One day, when I was surfing forums, I came across a name, Kotaro Oshio, a Japanese artist who plays guitar solos (or fingerstyle) with guitar. I was shocked when he performed his pieces. He managed to include the melody, harmony, bass line, and even percussion in his songs, just with an acoustic guitar! Since then I learn more about fingerstyle and knew about more and more talented guitarists, such as Andy McKee, Tommy Emmanuel, Masaaki Kishibe, Isato Nakagawa and Preston Reed.

Example of fingerstyle song, Classical Gas played by Tommy Emmanuel

Then, I started to learn their songs, learn the complex left and right hands’ techniques and explore the possibility of an acoustic guitar. I’ve mastered some of their songs that have difficulty level of easy to medium. However I am not satisfied. I want to learn those soulful, exciting songs with high difficulty with a lot of skills, such as attack mute, tapping, and playing melody and beats simultaneously.

Therefore I set my goal, which is to master the following fingerstyle and classical songs below: (Not in order)

1. Hard Rain

2. Angel

3. Ebon Coast

4. Can’t Take My Eyes Off You

5. Going Home

6. Bo Go Ship Da

7. Cavatina

I have included Cavatina, a classical song which is the theme of the famous movie The Deer Hunter, Bo Go Ship Da, the theme song of Korean Drama, Stairway To Heaven and also Going Home, soundtrack from the Japanese animation Bleach. These songs have to be played using classical guitar. As joining NYP’s Guitar Club requires one, I have bought a classical guitar recently. Therefore I hope to learn more classical techniques and songs with the newly bought classical guitar.

As the songs require high level of techniques, I will schedule myself to practice every day, but not exceeding 2 hours a day, which is four 30 minutes sessions a day. This is because the longer the practice session, it will be harder to concentrate, especially when I can’t master a certain technique, get bored, or frustrated. I will break down a song into several parts, and practice only one part of it every session. I will play the part slowly to know the tricky part and think of way to overcome the problem. It will be easier for me to spot my mistakes and I can play cleaner.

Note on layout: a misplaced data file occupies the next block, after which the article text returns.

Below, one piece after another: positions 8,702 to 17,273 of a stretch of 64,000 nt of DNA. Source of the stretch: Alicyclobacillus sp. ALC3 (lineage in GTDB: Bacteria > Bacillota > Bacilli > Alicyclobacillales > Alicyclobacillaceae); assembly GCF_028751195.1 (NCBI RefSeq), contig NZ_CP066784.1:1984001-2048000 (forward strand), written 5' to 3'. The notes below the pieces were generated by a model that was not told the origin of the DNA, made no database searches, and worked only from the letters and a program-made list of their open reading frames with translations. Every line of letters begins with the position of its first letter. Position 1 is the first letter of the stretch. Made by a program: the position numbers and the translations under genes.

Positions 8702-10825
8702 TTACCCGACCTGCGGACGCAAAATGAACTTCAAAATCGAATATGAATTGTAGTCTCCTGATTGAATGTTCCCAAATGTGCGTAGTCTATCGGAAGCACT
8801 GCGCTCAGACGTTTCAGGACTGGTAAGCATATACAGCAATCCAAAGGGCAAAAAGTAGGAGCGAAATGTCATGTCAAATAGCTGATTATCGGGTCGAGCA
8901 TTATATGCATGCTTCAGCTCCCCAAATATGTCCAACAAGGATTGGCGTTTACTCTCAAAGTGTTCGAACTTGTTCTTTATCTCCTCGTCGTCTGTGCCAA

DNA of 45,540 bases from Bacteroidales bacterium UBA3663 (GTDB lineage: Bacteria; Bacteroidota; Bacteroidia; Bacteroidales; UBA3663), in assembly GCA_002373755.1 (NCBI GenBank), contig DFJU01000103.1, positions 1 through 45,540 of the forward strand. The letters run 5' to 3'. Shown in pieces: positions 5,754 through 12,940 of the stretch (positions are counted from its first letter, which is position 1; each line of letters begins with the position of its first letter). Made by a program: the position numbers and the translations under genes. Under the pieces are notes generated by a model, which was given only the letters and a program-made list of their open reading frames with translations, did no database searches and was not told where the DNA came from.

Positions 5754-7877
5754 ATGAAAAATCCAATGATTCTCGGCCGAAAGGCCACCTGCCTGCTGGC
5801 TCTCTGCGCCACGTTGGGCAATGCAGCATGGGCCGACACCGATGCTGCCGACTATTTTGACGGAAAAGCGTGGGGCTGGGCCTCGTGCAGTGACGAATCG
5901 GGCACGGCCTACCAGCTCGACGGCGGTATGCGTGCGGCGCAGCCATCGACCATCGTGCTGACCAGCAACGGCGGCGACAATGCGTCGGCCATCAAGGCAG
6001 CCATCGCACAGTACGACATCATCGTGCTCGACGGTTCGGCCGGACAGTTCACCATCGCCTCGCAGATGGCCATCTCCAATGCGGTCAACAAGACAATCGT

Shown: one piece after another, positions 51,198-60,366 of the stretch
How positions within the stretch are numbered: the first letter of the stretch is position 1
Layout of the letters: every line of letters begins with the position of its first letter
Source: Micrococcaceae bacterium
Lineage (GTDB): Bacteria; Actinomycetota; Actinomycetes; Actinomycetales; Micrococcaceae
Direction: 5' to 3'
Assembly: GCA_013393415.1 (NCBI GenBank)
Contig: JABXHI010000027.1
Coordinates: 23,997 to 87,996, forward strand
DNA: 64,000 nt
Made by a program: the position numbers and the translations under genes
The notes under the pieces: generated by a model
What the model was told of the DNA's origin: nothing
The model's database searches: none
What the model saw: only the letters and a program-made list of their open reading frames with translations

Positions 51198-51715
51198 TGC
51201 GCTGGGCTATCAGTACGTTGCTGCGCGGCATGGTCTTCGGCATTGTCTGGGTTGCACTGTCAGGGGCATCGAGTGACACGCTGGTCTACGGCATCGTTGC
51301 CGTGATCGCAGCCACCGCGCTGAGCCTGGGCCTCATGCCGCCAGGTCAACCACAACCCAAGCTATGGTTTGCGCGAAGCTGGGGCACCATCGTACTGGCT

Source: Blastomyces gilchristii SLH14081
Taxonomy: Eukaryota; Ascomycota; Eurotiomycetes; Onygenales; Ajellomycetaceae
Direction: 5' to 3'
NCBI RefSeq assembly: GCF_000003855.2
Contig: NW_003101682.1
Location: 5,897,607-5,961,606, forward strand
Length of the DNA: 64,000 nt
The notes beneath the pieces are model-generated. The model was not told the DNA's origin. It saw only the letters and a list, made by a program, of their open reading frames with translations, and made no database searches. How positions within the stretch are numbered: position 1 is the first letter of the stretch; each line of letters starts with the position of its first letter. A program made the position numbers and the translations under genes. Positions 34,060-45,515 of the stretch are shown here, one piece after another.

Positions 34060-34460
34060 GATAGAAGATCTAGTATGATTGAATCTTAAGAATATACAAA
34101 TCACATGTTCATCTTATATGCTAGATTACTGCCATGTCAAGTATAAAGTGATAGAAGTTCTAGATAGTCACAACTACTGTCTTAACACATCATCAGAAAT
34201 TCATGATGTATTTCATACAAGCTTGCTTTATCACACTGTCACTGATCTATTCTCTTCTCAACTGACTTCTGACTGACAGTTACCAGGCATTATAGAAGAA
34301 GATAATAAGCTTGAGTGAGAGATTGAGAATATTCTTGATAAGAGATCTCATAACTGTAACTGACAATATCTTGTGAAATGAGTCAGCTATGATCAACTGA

When I am able to play each part perfectly, then I will join those parts together, which I will play the song right from the start to the end. I will pay more attention to the place where two parts join together as these places usually are easy to forget.

When I am able to play the whole song, I will record myself to spot those mistakes which are not detectable when I am playing, for examples, lack of emotion and bad postures. Moreover, by recording myself, I will be able to put myself into a on-stage-performance like environment, which I will be able to train myself to be more confidence and be able to play in front of crowd with minimal nervousness.

If there is any part that I found that is too difficult to me, I will put the part aside and practice on another song first. After some time I will get back to the difficult song. This is to avoid myself from being frustrated, impatient and then abandon it.

I hope I can achieve this goal before Week 13, which is about 3 months from now. I am sure that I will be able to master the song if I am practicing according to my schedule. I am sure that my guitar playing will improve when I am able to play those songs fluently. Moreover I will have more songs to play for self enjoyment and satisfactory. I will be able to entertain my friends and family with the songs I’ve learnt.